Published Tuesday, 01 October 2013
The Equality Commission will look into the naming of the playpark. (© Getty)
Last year Newry and Mourne District councillors voted to retain the name of The Raymond McCreesh Park, sparking outrage from unionist politicians.
South Armagh man McCreesh was a convicted IRA member who had been jailed during the Troubles for offences including attempted murder.
Speaking at the Assembly on Tuesday, Dr McDonnell said: "Last December, in Newry, our SDLP councillors, in good faith, joined with their colleagues in voting to reaffirm the name of a play park after an IRA hunger striker.
"That play park had been named 10 years previously by a vote in Newry council, supported by a broad cross-section of councillors, unionist and nationalist.
"The play park had been known as McCreesh Park for 10 years.
"The council was satisfied, following the consultation process which included written responses and a public meeting, that it had carried out an effective equality impact assessment.
"One of the council's recommendations was the retention of the name."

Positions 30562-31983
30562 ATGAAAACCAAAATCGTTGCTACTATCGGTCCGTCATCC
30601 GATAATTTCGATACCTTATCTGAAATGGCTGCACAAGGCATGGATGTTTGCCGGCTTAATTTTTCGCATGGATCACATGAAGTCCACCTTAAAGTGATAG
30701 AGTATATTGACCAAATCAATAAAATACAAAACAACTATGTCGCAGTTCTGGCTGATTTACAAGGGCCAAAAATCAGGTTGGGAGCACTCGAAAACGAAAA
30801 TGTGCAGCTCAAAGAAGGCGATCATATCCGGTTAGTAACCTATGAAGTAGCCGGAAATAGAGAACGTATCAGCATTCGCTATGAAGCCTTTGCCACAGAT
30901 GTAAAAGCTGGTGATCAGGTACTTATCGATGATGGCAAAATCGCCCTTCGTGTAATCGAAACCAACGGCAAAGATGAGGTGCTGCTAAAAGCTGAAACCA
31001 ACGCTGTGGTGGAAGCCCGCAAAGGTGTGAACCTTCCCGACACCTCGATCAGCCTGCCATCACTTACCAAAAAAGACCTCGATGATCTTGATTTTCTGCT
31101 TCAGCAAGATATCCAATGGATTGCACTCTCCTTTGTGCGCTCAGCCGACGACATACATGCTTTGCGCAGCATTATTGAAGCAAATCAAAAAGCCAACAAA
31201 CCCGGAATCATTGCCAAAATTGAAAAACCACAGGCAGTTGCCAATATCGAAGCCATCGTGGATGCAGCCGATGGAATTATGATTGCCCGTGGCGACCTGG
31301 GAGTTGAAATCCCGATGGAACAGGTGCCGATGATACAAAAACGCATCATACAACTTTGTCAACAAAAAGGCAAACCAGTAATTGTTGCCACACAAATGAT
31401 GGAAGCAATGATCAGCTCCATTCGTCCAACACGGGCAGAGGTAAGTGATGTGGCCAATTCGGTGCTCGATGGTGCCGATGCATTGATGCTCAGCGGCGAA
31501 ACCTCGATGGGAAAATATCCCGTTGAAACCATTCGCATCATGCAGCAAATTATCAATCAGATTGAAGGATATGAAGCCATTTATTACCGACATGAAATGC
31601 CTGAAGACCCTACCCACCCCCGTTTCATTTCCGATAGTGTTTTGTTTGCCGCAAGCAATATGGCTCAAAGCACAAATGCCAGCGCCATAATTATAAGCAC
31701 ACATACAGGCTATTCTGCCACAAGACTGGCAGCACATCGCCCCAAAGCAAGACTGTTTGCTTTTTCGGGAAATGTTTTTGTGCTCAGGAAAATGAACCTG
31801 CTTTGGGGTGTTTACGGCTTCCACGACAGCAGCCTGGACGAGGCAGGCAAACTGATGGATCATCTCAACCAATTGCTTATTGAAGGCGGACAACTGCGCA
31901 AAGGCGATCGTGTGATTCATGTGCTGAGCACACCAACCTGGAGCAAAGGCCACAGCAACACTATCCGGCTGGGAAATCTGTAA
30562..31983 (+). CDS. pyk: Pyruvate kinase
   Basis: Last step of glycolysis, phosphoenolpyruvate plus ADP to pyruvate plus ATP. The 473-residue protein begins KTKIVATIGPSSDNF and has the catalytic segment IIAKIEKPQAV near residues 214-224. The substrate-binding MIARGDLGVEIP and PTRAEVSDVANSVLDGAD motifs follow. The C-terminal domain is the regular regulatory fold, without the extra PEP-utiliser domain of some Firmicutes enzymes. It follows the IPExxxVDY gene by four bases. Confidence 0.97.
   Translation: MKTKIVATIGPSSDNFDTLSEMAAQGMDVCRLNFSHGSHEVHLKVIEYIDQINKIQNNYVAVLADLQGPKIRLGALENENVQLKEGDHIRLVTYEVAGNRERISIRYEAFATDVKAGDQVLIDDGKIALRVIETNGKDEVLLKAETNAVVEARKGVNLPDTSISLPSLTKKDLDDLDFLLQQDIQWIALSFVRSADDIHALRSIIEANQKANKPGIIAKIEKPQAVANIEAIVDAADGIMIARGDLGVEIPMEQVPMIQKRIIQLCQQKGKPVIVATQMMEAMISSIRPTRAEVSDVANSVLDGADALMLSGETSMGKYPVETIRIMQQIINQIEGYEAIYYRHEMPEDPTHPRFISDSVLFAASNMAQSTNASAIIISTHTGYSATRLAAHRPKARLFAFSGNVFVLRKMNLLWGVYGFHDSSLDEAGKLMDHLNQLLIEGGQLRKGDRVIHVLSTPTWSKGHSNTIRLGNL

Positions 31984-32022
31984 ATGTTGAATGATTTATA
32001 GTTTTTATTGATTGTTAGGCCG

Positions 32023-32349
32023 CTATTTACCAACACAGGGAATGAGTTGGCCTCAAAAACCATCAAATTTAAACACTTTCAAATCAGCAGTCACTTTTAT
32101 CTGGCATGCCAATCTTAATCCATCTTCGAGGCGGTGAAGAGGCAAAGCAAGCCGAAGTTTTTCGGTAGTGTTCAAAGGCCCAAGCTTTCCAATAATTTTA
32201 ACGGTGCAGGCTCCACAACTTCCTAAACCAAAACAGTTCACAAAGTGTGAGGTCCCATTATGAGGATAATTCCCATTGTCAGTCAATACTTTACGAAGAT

In local terms, the decision was understandable but, in wider terms, it was not understood.
"The only material difference from what had been the case for 10 years was to place a new official sign in the place of an old one," he told MLAs.
"I can assure you that the intention of our councillors was sensible and reasonable because, in continuing with the existing name of the park, no other public spaces would be named as such in future."
Dr McDonnell added: "Our representatives acted entirely in good faith.
"It was not their thinking or intention to cause any hurt or distress to anyone, yet hurt and distress were caused, and the SDLP - myself in particular - deeply regret that."
He went on: "We have to accept that good people with the best of intentions can, sometimes, do things that appear to be wrong with hindsight."
The DUP and Alliance have welcomed Mr McDonnell's comments.
The Equality Commission is investigating whether the council failed to comply with equality guidelines in deciding to keep the name, which was first adopted in 2001.
© UTV News